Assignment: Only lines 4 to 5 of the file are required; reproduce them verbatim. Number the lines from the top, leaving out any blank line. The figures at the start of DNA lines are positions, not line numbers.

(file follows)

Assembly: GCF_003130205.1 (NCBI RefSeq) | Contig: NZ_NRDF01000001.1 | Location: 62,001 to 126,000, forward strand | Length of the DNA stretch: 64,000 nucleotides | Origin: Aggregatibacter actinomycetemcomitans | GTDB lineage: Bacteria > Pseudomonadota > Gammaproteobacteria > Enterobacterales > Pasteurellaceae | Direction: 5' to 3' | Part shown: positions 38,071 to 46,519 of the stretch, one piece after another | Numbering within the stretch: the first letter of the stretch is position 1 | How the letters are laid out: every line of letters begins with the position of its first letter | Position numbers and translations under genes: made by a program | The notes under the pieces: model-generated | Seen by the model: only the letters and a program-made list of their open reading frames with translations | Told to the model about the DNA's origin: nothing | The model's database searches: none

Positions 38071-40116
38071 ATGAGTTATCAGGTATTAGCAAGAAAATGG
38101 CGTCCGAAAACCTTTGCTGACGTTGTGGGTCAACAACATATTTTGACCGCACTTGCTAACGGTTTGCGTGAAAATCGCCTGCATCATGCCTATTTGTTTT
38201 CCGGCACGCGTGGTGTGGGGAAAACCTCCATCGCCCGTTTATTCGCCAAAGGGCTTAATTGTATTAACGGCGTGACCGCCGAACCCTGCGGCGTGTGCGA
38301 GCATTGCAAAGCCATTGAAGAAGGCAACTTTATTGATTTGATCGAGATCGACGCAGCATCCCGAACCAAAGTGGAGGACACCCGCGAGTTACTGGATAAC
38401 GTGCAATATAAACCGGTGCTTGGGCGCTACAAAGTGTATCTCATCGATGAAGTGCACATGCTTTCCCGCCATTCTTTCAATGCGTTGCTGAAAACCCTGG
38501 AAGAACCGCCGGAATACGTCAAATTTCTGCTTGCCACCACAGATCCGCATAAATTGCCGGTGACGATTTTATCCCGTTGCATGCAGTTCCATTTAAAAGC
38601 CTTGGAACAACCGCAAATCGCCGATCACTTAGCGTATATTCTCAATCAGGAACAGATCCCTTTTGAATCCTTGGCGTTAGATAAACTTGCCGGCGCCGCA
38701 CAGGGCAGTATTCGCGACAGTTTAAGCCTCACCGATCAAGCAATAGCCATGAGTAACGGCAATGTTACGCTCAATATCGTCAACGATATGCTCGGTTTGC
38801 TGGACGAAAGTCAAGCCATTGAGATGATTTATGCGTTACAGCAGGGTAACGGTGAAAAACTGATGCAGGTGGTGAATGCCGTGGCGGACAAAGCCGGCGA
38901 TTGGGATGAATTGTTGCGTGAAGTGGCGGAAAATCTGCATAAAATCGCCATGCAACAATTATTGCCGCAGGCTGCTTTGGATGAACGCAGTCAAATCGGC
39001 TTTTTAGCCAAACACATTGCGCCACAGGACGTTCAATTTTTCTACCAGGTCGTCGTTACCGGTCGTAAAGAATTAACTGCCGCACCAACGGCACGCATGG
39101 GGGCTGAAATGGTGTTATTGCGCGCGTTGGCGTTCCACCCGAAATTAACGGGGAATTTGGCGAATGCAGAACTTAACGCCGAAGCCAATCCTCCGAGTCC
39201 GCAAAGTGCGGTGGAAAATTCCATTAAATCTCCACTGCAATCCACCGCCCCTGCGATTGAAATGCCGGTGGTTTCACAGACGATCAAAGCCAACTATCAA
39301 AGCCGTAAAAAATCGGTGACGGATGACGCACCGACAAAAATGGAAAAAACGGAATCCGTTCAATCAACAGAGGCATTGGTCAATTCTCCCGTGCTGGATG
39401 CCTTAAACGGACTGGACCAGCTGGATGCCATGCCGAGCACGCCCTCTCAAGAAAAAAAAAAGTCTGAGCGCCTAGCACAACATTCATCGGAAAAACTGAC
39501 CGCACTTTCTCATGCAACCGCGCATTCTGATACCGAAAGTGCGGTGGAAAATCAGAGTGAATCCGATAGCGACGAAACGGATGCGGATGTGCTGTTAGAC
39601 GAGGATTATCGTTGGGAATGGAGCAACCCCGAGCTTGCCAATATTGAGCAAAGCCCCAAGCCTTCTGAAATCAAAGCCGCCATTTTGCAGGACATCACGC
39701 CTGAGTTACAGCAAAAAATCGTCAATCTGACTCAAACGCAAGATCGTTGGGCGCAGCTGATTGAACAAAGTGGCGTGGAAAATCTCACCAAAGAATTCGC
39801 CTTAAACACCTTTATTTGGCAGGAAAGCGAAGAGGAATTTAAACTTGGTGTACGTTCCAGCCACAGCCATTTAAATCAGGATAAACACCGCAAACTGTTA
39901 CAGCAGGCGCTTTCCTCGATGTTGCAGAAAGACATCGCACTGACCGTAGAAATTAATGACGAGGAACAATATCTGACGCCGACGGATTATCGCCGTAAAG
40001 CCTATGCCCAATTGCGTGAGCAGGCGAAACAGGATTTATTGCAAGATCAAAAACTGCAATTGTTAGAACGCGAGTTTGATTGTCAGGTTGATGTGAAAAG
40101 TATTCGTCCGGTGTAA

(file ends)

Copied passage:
38101 CGTCCGAAAACCTTTGCTGACGTTGTGGGTCAACAACATATTTTGACCGCACTTGCTAACGGTTTGCGTGAAAATCGCCTGCATCATGCCTATTTGTTTT
38201 CCGGCACGCGTGGTGTGGGGAAAACCTCCATCGCCCGTTTATTCGCCAAAGGGCTTAATTGTATTAACGGCGTGACCGCCGAACCCTGCGGCGTGTGCGA